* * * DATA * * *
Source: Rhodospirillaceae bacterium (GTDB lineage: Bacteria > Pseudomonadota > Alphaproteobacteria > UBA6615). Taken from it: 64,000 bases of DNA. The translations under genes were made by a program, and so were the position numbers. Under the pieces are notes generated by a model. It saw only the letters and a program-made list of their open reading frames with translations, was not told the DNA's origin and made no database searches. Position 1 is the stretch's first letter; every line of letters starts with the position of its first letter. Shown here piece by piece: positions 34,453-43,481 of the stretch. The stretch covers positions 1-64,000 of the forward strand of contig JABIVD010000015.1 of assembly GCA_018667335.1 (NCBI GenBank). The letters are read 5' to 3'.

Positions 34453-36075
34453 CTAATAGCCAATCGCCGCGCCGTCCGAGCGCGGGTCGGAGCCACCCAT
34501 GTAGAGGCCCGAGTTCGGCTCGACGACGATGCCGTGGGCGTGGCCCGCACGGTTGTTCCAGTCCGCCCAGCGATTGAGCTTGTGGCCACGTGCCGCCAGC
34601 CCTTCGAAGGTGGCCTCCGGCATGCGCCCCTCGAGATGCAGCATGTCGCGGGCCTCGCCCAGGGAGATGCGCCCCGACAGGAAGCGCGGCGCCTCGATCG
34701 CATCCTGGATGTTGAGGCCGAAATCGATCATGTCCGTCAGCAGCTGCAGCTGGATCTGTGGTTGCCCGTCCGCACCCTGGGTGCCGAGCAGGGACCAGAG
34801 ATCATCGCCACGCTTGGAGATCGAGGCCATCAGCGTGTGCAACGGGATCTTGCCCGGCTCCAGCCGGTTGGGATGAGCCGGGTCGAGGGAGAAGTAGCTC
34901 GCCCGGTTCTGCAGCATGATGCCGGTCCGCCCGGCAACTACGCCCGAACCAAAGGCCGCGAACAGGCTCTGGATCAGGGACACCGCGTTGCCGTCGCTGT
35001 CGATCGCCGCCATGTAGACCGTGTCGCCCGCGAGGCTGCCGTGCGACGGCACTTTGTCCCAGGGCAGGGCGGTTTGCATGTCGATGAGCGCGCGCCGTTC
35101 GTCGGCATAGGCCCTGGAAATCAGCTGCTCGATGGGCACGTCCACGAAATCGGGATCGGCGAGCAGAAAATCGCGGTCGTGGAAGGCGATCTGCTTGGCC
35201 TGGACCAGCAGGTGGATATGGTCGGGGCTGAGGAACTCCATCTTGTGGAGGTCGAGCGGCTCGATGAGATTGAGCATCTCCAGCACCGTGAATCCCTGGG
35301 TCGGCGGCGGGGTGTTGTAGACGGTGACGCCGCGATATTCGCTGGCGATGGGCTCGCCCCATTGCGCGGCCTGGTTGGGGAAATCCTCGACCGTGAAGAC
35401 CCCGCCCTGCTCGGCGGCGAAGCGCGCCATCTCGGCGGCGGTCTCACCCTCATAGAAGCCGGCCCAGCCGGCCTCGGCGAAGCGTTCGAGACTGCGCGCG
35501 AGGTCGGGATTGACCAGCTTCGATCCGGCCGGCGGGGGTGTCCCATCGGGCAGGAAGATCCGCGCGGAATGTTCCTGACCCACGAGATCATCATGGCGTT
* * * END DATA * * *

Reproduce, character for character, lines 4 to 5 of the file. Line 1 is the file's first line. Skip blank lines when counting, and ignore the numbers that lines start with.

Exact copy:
34501 GTAGAGGCCCGAGTTCGGCTCGACGACGATGCCGTGGGCGTGGCCCGCACGGTTGTTCCAGTCCGCCCAGCGATTGAGCTTGTGGCCACGTGCCGCCAGC
34601 CCTTCGAAGGTGGCCTCCGGCATGCGCCCCTCGAGATGCAGCATGTCGCGGGCCTCGCCCAGGGAGATGCGCCCCGACAGGAAGCGCGGCGCCTCGATCG